Gerda Saunders served as the University of Utah’s associate director of Gender Studies until she retired in 2011. That year, her colleagues gave her a leather-bound notebook as a farewell gift. Nine months prior to leaving her job, Sanders was diagnosed with cerebral microvascular disease, a precursor of dementia. She was only sixty-one. In her book, Memory’s Last Breath: Field Notes On My Dementia, Saunders recounts her experience living with a degenerative brain disease.
The Terrible Tragedy Of Forgetting
Who is this person I call “I “who feels so lost in a world that, all of a sudden, seems to tilt from its axis?
(from Memory’s Last Breath: Field Notes On My Dementia by Gerda Saunders)
For three years, Saunders used her notebook (in entries called “Field Notes”) to record her journey with dementia. Her goal was to “shed light on the confusion, embarrassments, hurt feelings, and shrinking self-image that many people with dementia experience.”
The memory lapses Saunders describes will be familiar to caregivers and dementia sufferers. Saunders shares the challenges of living with early-onset dementia with honesty and clarity. She speaks candidly about washing her hair twice in an hour, walking out of the store with unpaid merchandise, and misplacing cooking implements. In short, Saunders pulls no punches about the truth: dementia is a cruel, unforgiving mistress.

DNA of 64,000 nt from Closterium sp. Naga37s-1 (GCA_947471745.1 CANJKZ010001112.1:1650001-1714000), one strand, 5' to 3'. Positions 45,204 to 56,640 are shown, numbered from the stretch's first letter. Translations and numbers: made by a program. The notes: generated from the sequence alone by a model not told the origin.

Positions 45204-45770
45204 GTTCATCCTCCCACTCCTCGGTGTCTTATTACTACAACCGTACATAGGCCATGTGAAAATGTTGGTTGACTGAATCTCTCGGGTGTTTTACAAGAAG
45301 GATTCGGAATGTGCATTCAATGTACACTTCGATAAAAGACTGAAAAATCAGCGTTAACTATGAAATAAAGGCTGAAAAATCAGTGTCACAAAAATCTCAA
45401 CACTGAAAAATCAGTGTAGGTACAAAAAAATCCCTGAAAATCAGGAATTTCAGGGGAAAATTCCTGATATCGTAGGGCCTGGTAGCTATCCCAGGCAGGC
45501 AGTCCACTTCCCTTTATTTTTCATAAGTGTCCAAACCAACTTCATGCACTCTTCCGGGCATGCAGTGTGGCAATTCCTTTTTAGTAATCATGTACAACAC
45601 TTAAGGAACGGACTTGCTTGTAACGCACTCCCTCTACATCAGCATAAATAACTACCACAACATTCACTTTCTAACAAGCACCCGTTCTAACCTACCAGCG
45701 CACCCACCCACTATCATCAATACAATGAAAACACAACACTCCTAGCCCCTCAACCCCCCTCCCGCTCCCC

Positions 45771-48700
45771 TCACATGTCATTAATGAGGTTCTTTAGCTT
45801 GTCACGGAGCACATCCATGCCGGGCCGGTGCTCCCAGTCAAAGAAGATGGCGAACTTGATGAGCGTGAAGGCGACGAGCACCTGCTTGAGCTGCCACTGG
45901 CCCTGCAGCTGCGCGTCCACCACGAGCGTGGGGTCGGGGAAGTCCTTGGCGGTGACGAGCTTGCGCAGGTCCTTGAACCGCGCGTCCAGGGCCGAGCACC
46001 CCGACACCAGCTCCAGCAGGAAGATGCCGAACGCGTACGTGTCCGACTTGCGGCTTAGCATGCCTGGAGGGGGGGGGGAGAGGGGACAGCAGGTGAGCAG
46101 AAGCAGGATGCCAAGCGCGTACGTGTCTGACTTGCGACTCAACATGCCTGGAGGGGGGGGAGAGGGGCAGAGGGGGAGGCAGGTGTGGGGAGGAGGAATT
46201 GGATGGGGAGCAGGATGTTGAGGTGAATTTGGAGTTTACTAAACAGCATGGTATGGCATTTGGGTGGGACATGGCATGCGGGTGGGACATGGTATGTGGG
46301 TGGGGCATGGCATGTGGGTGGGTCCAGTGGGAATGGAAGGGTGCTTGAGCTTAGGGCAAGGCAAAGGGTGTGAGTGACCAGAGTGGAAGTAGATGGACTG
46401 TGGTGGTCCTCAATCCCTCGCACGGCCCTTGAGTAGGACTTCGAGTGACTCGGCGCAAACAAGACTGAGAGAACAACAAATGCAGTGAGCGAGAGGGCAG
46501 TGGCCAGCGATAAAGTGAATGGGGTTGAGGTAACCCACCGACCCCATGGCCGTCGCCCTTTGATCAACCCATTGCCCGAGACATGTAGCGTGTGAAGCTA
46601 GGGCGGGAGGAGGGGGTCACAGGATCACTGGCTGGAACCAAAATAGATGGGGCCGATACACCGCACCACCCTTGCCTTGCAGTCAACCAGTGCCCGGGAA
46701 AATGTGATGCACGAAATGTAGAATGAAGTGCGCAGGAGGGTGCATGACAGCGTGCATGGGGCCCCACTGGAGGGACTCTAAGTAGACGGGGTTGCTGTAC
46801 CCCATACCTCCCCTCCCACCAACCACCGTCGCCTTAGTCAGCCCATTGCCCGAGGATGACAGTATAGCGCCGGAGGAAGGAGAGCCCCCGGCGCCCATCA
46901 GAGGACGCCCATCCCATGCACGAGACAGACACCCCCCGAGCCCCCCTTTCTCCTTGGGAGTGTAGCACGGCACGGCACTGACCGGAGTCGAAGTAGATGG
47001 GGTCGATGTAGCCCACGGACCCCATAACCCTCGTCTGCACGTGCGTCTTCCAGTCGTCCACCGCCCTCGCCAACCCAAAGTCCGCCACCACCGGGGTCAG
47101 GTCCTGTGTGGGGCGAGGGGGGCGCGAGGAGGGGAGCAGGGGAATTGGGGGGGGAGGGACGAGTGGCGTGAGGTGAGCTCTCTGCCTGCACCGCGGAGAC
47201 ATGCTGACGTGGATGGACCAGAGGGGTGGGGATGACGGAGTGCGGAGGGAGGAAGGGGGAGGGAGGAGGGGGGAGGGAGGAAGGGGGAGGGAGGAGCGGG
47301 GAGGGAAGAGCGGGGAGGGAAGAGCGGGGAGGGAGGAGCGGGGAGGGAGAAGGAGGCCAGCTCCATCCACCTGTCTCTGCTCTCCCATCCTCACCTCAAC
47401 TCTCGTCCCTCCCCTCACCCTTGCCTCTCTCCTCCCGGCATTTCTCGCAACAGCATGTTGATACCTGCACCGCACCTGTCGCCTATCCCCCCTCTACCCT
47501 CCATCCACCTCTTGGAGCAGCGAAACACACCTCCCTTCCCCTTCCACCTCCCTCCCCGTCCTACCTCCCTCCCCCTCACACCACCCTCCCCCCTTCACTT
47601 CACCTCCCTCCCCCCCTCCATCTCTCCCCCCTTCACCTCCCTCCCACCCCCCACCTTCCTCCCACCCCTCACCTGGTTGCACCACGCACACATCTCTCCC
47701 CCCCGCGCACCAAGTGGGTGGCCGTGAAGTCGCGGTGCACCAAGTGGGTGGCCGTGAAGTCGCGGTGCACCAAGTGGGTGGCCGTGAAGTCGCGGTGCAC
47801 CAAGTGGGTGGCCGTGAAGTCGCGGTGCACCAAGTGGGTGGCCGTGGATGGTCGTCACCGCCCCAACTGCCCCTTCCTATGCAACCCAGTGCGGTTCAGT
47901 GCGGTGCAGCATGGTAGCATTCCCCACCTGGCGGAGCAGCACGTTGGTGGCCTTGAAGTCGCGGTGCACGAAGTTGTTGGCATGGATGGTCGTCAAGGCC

Science And The Reality Of Life
Memory’s Last Breath explores the fallibility of memory. It also combines frank observations about dementia with compelling stories from Saunders’ youth. Her anecdotes about growing up in a large family on a tobacco farm in South Africa are especially fascinating.
The book also provides scientific, yet accessible summaries of the latest neurological research on dementia. Saunders includes notes on memory function, the role of the limbic system in memory formation and emotion, and the impact of cell death on cognition. Notably, the author describes the irony of distilling complex scientific and philosophical information for her readers while struggling with everyday tasks.
An Invaluable Resource For Caregivers
Memory’s Last Breath is a stirring, lyrical testament to personal courage. Its stark honesty makes it an undeniably helpful resource for dementia caregivers and anyone with early to mid-stage dementia. In 2017, NPR named Memory’s Last Breath one of the year’s great reads.
Saunders’ ground-breaking book helps caregivers understand the fragile world dementia patients must navigate every day. Specifically, Saunders delineates the terrible progression of memory loss and its effects on her spouse and caretakers.
David York Salutes Saunders’ Courage In Memory’s Last Breath: Field Notes On My Dementia
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